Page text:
why do we need to use database

Spreadsheets are great tools for number crunching. But if you have lots of data, for example on customers, staff or your inventory, you may benefit from a more efficient data management tool. Here's why you should consider replacing spreadsheets with databases to help your business growв
1. Centralised systems If your business is growing and you have staff to help you run it, keeping track of the increasing amount of data can be tricky. Good database systems can help you manage all your business-critical data centrally, safely and securely - whenever you need it - to boost you chances of success. 2. Better management of human resource (HR) matters Using a HR database to manage growing staff records can save you time and money. It can streamline most of the HR tasks, automate routine jobs and speed up processing of data such as staff hours, leave, benefits, payroll, etc.


This can leave you more time to focus on furthering your business. 3. Managing customer data and relationships If customers are the lifeblood of your business, then a good customer relationship management (CRM) database should be at the heart of your growth plans. Full-featured CRM databases are usually powerful enough to store and process everything, from customer contact details, interaction history and accounts, to new prospects, leads and business opportunities. Some CRM systems can even help you run and track marketing campaigns, such as email newsletters. See more on. 4. Efficient inventory tracking Managing your inventory well can occasionally feel like a balancing act. Itвs easy to have too much в sitting on a shelf risking wastage, or too little в disappointing your customers and damaging your reputation.


If youвre tracking your inventory manually, itвs also easy to miscount, make data entry errors or misplace spreadsheets and notes. By employing an inventory tracking database, especially alongside electronic data interchange and bar code scanning, you can avoid those risks and minimise lost sales while maximising your opportunities for growth. 5. Planning for growth Most business databases have some form of reporting capabilities в from analysing input data and productivity tracking, to anticipating future trends and customersв needs. If youвre planning a strategy for growth, a robust database system can be your business' most valuable resource. For more advice on using a database in your business, see. Why use a database? Databases can store very large numbers of records efficiently (they take up little space). information data with context or meaning. data information without context, eg a list of students with numbers beside their names is data, when it's made clear that those numbers represent their placing in a 100 metre race, the data becomes information and to edit or delete old data.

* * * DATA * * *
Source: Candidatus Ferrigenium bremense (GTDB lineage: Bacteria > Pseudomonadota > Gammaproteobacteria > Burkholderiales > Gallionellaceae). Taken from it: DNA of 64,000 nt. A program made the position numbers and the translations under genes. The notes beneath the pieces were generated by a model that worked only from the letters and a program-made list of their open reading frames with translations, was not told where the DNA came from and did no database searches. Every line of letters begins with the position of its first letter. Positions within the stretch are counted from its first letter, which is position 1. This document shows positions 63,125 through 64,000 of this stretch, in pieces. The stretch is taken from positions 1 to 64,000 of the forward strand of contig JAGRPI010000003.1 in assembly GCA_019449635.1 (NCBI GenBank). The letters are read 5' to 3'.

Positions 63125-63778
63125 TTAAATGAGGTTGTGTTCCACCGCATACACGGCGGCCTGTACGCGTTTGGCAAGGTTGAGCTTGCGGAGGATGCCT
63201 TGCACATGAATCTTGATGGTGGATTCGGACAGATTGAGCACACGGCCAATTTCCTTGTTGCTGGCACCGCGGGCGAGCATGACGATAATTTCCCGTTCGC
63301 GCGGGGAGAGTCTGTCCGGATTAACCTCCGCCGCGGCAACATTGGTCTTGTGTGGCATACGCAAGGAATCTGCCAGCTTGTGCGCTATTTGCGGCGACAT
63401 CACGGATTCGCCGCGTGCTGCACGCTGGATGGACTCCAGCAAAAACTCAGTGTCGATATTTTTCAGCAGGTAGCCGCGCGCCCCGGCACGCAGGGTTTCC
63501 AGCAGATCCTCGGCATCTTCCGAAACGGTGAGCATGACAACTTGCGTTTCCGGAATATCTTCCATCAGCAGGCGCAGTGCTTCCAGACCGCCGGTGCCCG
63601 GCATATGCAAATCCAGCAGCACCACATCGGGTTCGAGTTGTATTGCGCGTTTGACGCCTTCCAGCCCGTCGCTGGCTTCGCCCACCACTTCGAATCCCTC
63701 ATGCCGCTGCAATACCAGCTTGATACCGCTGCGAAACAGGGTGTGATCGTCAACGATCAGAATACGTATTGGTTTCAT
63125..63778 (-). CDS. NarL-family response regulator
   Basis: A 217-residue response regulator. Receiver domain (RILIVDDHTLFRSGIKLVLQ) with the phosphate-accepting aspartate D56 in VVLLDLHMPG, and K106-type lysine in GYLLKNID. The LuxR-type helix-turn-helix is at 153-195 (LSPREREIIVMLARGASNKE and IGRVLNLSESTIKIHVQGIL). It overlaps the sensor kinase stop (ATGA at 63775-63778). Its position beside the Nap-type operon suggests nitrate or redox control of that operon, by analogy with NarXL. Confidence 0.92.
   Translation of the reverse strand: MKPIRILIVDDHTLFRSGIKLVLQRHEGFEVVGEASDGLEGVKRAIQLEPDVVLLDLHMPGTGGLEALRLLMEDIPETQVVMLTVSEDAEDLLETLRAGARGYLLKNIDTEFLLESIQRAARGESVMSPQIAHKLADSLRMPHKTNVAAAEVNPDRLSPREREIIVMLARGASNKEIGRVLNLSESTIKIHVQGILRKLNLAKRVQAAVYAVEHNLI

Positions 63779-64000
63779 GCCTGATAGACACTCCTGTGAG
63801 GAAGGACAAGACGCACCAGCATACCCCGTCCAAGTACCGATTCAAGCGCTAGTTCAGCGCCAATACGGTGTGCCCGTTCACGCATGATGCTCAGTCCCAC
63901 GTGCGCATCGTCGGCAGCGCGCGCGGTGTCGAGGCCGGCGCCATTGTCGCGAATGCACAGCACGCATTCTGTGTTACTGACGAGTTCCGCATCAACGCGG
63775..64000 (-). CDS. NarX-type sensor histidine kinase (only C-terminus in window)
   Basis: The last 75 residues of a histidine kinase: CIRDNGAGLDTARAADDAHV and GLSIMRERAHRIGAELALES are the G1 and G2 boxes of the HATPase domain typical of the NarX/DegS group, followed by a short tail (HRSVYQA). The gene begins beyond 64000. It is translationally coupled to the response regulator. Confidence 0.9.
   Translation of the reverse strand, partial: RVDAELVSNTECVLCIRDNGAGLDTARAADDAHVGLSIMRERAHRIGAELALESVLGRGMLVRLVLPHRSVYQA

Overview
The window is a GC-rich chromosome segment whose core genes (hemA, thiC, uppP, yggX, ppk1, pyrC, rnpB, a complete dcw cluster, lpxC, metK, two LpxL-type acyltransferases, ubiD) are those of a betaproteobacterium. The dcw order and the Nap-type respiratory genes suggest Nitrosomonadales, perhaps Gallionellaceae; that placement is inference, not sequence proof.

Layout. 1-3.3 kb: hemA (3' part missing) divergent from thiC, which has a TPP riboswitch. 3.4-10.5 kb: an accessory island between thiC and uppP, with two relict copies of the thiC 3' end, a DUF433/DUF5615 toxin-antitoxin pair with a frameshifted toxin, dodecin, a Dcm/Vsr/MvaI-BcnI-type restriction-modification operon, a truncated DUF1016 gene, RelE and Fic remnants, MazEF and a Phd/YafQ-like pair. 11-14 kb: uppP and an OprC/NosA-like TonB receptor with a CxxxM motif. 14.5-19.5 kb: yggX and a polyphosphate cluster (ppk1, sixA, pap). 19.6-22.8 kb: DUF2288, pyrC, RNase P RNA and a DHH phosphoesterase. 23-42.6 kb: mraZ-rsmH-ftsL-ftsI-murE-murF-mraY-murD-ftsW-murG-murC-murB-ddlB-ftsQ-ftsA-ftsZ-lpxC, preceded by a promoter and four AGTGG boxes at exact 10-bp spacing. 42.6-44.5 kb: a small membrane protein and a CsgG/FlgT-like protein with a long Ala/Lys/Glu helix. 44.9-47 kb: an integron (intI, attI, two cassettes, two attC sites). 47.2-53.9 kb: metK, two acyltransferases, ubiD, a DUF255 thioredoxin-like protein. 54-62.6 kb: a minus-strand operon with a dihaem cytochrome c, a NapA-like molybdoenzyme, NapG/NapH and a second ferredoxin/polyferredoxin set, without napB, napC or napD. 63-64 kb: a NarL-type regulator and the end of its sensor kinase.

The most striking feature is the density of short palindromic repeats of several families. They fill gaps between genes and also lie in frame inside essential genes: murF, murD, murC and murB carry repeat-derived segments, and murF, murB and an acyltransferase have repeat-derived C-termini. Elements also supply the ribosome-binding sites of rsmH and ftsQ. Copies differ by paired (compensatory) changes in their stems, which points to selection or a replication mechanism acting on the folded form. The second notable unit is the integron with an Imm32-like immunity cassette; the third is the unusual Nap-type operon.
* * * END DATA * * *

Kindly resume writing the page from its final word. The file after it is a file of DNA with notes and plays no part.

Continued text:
Data can be searched easily, eg 'find all Ford cars'. Data can be sorted easily, for example into 'date first registered' order. application applications serve a specific purpose, eg Microsoft Word is used for word processing, for example a mail-merge letter to a customer saying that an MOT test is due. multi-access a system that can be used by several users simultaneously via a local area network (LAN). Security may be better than in paper files. When a database holds details about people, it's likely to include their first name, surname and their date of birth. In addition to this, specialist information data with context or meaning is stored depending on the database's intended use.


The police have details of all known criminals in a database, eg crimes they've comitted. Schools use a database to store details about their pupils, eg how many days they've been off school sick. A hospital will store details of all its patients in a database, eg a history of their health issues. The Government uses a database to store records of people's income tax payments. A database is used to keep track of all the drivers in central London who have (or haven't) paid the Congestion Charge. In the case of the Congestion Charge database, if someone hasn't paid the congestion charge, a fine will be issued. The database would play an integral part in automating the process. Information stored in the other databases listed above could be used in similar ways.

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